Lifecycle management is performed via vSphere Lifecycle Management (vLCM). This builds on the previous generation (vSphere Update Manager) with many new features. vLCM operates at the cluster level using a ‘desired-state’ model, which will attempt to reconcile the system to the settings prescribed and remediate if there is a drift (with adherence to the VMware Compatibility Guide). This reduces the effort to monitor compliance for individual components and helps maintain a consistent state for the entire cluster. Moreover, vLCM provides both the lifecycle management for the hypervisor and the full stack of drivers and firmware.

Note that vSphere Update Manager (VUM) has been deprecated from vSphere 8.0. See the following support article for more information: https://kb.vmware.com/s/article/89519

 

Using vLCM to set the desired image for a vSAN cluster

There are three pre-requisites to using vLCM:

  • All hosts are at version 7.0 or higher
  • Hosts need to be from the same vendor
  • Hosts need to have a local store (should not be stateless)

A vLCM desired state image consists of a base ESXi image (required), plus any vendor and firmware and driver addons: 

  • Base Image: The desired ESXi  version that can be pulled from vSphere depot or manually uploaded.
  • Vendor Addons: Packages of vendor specified components such as firmware and drivers.

With vSphere 8.0, when creating a cluster, the option to manage hosts with a single image is pre-selected:

For an existing cluster created without using this option, navigate to [cluster] > updates and click on ‘manage with a single image’:

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Here, we can either chose to setup an image with pre-existing versions and addons, or import an image spec via a JSON file or URL:

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For further details of setting up and using vLCM, visit:
https://core.vmware.com/resource/introducing-vsphere-lifecycle-management-vlcm

 vLCM using Hardware Support Manager (HSM) 

In the previous section, an image was created to be used by vLCM to continuously check against and reach the desired state. However, this step only covers the configuration of the ESXi image. To fully take advantage of vLCM, repositories can be configured to obtain firmware and drivers, among others, by leveraging the Hardware Support Manager provided by the vendor.

VMware maintains a compatibility list of HSMs here: https://www.vmware.com/resources/compatibility/search.php?deviceCategory=hsm

In this example, Dell OpenManage Integration for VMware vCenter (OMIVV) will be mentioned. Deploying and configuring HSM will not be covered in this guide, as this varies by vendor.

Overview of steps within HSM prior to vLCM integration (steps may vary)

  • Deploy HSM appliance and register plugin with vCenter
  • Configure host credentials through a cluster profile
  • Configure repository profile (where vLCM will get firmware and drivers)

First navigate to [Cluster] > Updates, then edit:

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Then, click on ‘select’ next to ‘firmware and drivers addon’:

Select the desired HSM, then select firmware and driver addon (previously created profile in HSM, and then save the image settings.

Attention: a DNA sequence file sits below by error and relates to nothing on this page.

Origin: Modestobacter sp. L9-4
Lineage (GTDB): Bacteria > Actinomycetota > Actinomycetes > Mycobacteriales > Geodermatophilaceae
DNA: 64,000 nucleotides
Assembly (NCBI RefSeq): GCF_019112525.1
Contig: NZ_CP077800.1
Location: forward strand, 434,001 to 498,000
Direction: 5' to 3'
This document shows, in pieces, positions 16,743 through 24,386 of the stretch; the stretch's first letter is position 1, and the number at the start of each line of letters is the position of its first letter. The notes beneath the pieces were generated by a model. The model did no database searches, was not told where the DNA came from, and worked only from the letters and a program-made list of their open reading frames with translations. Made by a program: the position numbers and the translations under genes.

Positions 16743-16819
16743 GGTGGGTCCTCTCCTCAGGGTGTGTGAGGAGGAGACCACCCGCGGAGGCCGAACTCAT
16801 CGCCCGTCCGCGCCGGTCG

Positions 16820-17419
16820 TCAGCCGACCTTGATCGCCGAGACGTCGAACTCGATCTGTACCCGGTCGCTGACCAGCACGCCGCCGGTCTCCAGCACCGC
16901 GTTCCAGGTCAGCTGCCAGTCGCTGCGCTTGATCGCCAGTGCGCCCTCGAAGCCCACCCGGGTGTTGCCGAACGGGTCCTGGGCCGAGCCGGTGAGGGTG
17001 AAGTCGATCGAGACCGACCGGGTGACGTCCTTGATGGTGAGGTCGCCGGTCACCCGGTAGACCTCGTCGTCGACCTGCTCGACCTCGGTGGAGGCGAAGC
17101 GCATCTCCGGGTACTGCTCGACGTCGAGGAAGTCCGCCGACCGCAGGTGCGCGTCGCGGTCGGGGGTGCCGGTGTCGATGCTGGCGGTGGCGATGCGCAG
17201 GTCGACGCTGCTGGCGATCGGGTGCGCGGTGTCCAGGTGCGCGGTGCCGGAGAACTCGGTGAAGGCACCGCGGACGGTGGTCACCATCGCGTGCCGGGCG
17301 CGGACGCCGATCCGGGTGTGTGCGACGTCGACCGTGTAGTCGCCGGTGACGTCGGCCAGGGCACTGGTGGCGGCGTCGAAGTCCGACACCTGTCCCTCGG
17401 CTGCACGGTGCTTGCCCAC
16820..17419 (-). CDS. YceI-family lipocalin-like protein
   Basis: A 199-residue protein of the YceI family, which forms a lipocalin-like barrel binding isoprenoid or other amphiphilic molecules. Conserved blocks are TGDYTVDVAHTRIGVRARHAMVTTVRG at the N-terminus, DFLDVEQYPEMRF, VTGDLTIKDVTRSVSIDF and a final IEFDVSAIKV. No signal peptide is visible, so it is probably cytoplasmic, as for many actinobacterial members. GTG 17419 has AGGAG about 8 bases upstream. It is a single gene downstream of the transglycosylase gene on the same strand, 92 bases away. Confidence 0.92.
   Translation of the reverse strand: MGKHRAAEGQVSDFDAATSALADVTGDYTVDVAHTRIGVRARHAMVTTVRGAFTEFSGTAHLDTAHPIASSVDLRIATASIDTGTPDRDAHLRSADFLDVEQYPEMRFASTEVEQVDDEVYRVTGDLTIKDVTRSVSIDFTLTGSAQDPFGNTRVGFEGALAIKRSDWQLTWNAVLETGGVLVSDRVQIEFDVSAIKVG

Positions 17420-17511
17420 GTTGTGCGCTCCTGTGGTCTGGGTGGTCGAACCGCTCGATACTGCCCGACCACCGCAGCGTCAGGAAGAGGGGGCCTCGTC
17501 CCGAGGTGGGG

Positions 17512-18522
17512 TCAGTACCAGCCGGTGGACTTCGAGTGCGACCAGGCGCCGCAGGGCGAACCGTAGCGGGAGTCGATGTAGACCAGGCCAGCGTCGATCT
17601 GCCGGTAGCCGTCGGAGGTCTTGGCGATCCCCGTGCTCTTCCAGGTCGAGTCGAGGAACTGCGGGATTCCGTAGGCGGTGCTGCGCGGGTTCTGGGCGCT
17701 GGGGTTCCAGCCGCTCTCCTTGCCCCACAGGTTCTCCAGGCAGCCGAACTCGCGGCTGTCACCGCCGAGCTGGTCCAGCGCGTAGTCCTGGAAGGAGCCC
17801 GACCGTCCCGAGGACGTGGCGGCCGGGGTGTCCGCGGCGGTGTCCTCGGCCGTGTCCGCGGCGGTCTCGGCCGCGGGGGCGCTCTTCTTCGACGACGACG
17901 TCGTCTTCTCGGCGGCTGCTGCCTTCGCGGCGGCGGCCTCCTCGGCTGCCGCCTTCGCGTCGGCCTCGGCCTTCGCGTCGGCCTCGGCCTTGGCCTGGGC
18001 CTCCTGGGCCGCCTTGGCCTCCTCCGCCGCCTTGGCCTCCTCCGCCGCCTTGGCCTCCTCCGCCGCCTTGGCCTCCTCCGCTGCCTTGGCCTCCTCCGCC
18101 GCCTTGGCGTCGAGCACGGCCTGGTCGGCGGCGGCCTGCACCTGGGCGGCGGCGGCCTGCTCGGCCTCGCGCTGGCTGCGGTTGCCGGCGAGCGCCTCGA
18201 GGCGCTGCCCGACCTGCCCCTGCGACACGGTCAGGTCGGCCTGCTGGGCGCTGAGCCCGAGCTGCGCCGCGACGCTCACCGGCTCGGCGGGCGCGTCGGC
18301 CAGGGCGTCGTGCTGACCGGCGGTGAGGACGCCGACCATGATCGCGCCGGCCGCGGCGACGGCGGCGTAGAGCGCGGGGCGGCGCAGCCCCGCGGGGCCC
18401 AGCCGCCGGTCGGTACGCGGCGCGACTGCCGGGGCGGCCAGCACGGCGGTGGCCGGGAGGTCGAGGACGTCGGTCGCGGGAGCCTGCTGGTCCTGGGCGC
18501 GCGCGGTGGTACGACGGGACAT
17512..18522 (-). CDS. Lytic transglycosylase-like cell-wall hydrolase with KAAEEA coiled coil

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Image compliance check will initiate and the option to remediate will be available

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Scale Out vSAN

Add a Host into the Cluster

Here, we will add an extra host to our vSAN cluster. First, look at the existing capacity on the cluster. Navigate to [Cluster] > Monitor > vSAN > Capacity

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After installing the correct ESXi version on the host, add it to vCenter and place in maintenance mode. Ensure that a VMkernel adaptor for vSAN (and ideally vMotion) have been created on the host, and IP addresses have been assigned. If a distributed switch is used in the cluster, add this host to the switch.

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Having verified that the networking is configured correctly, select the new host in the inventory. From the ‘actions’ menu, select ‘move to’ and select the cluster to place the host into:

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On the next screen, accept the default option of not creating a new resource pool:

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The host will then be placed into the cluster. Next, navigate to the Hosts and Clusters view and exit maintenance mode. Verify that the cluster now contains the new node.

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In this example, we see that there are now four hosts in the cluster. However, you will also notice from the Capacity view that the vSAN datastore has not changed with regards to total and free capacity. This is because vSAN does not claim any of the new disks automatically. These disks will need to be claimed as an additional step.

At this point, it would be good practice to re-run the health check tests, under [Cluster] > Monitor > vSAN > Skyline Health and address any issues seen. In particular, verify that the host appears in the same network partition group as the other hosts in the cluster. This can be seen with the ‘vSAN cluster partition’ test:

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Here we have added a host using the manual procedure for greater clarity. Another way to achieve this would be to use cluster Quickstart: [Cluster] > Configure > Quickstart:

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For more information on Quickstart, visit:
https://core.vmware.com/resource/cluster-quickstart